Beneficial flowers for a vegetable garden to deter pests

The use of chemicals to control crawling, flying and walking pests in the garden is not my preference. Instead, I look to more natural approaches that, coincidentally, add more beauty to the vegetable garden. Flowers surrounding a vegetable garden and dispersed periodically throughout the garden can create a natural approach to bug control. You can choose one type of flower to conquer a particular garden pest or go with many types of flowers, even if only for the beauty that they bring to the vegetable garden. Plant the flowers in the ground or set the flowers out in pots in the garden.

Repel Bad Bugs

"Some plants exude chemicals from roots or leaves that act as natural pesticides that suppress or repel harmful pests," according to Washington State University Extension. Marigolds (Tagetes sp.) and dahlia (Dahlia coccinea or pinnata) can help to repel nematodes, a microscopic worm that attacks vegetation. For optimal benefit, plant the marigolds or dahlias in several areas along the perimeter of the garden and sporadically throughout the garden.

Dahlias can potentially reach 3 feet tall. Marigolds are fast growing flowers and can reach a height of 6 to 36 inches. If using tall varieties of either flowering plant, place on the west side of vining vegetable plants like cucumber or squash to offer some afternoon shade.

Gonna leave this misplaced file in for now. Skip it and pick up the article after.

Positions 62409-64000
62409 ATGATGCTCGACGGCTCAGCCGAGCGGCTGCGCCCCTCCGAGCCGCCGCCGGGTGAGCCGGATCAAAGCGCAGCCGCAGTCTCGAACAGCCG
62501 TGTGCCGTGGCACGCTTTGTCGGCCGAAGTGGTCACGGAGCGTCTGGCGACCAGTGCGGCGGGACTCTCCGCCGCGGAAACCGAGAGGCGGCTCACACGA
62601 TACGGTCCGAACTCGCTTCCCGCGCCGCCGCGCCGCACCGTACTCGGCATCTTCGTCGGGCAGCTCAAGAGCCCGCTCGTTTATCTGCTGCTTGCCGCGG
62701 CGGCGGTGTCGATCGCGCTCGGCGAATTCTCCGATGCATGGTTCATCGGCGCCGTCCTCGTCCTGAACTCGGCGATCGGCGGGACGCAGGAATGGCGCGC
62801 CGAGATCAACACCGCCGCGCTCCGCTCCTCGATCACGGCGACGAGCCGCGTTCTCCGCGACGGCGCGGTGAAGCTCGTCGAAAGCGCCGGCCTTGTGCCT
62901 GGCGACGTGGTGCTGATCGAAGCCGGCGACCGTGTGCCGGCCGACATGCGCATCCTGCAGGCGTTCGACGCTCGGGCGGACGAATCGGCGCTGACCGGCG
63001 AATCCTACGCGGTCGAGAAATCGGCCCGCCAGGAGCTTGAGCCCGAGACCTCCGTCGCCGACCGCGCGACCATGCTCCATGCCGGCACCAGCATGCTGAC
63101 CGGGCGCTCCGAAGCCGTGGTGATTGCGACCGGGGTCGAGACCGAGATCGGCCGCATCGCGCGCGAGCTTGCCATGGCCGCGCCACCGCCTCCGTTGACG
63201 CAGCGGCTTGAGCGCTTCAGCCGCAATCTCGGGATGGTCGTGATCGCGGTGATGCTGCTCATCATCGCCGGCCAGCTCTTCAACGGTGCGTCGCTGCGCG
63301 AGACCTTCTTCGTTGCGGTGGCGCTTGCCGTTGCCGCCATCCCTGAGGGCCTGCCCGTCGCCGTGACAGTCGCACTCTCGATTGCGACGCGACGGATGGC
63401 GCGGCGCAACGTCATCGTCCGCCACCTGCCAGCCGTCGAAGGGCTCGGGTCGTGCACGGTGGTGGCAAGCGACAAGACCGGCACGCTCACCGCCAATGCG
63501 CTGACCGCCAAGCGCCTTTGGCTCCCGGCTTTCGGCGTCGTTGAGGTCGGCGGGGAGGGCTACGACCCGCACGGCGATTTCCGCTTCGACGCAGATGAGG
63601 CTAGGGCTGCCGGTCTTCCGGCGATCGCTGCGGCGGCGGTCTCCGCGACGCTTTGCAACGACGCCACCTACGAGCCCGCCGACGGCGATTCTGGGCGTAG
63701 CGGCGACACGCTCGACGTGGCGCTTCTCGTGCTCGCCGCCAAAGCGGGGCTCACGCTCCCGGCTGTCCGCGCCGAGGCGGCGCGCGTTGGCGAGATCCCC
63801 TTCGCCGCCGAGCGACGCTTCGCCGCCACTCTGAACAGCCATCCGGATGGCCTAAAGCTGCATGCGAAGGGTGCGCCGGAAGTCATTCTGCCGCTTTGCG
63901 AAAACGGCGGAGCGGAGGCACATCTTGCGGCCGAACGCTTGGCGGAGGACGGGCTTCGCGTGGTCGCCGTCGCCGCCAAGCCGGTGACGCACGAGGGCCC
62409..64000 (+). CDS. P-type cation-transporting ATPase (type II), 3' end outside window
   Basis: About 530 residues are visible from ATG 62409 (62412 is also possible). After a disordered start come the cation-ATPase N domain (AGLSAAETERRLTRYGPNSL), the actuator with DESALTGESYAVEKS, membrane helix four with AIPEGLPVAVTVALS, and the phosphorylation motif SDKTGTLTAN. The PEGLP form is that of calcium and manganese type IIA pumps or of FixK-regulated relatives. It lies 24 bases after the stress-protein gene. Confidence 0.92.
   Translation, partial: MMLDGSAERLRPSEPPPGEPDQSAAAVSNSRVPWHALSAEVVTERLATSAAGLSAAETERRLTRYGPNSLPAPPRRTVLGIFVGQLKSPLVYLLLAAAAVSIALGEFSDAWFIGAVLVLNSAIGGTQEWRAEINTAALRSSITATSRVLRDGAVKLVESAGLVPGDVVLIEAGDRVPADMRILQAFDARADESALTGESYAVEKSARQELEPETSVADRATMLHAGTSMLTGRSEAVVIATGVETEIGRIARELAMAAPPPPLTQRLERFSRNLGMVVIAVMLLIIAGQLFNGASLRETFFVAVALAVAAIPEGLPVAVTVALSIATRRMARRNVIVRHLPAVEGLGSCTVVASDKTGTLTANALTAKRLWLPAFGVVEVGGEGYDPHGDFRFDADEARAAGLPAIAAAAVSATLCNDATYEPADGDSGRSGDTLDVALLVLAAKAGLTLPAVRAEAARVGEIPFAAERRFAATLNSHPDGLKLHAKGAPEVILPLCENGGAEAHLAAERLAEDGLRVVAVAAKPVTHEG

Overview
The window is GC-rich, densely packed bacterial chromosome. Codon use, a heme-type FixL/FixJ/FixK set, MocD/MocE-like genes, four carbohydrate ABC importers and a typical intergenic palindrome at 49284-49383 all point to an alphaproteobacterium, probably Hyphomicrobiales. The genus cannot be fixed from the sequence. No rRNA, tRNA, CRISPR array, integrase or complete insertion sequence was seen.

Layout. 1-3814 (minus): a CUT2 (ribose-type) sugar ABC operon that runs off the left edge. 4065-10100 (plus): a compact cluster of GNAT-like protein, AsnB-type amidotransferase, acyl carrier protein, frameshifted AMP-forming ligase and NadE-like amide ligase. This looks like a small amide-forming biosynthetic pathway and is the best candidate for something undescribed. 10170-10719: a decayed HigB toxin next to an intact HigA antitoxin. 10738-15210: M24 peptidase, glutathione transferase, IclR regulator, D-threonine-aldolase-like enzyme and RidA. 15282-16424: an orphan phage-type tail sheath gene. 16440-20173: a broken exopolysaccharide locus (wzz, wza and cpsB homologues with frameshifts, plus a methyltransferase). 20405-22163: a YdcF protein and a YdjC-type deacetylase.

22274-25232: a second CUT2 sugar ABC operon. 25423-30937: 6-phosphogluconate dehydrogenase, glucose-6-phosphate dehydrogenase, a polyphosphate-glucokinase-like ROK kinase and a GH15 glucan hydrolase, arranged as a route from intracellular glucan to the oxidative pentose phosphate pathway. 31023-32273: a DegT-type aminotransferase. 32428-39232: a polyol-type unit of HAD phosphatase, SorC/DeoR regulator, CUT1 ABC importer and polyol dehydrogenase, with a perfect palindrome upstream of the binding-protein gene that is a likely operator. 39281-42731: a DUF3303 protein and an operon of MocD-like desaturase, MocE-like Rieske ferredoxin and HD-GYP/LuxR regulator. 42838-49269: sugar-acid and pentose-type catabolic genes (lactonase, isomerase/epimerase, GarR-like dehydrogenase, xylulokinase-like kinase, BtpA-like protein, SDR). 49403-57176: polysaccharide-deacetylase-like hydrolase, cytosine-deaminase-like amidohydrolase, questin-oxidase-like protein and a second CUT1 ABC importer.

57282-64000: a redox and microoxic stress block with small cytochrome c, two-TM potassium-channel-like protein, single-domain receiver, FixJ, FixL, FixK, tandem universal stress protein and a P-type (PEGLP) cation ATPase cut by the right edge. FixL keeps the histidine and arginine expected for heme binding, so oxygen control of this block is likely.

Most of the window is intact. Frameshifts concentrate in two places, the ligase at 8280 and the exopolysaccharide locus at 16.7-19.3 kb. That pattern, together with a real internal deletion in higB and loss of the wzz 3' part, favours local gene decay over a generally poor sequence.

Nasturtium (Tropaeolum majus) helps to control aphids. Nasturtium can reach up to 18 inches tall and produces blooms of red, yellow, pink or orange. Petunia (Petunia x hybrida), which may reach 12 inches tall, has been found to help deter tomato worms in the garden when the flower is planted close to the tomato plant. Color options for petunia may include white, purple, pink, red or bi-colors.

Deter Cats or Rabbits

Flowers won't keep all cats and rabbits out of the garden, especially cats who have previously "visited" the garden unobstructed or very hungry rabbits. Some success in keeping cats and rabbits out of the garden may be achieved by surrounding the garden with plants whose fragrance is not appreciated by the animals, like lavender (Lavandula angustifolia) or common geranium (Pelargonium hortorum). Lavender also provides fragrant buds for use in potpourri or sachets. The plant grows up to 24 inches tall and wide, depending on the variety. Geranium, which can grow up to 18 inches tall and 24 inches wide, produces blooms of white, red, pink or salmon to add color to any vegetable garden.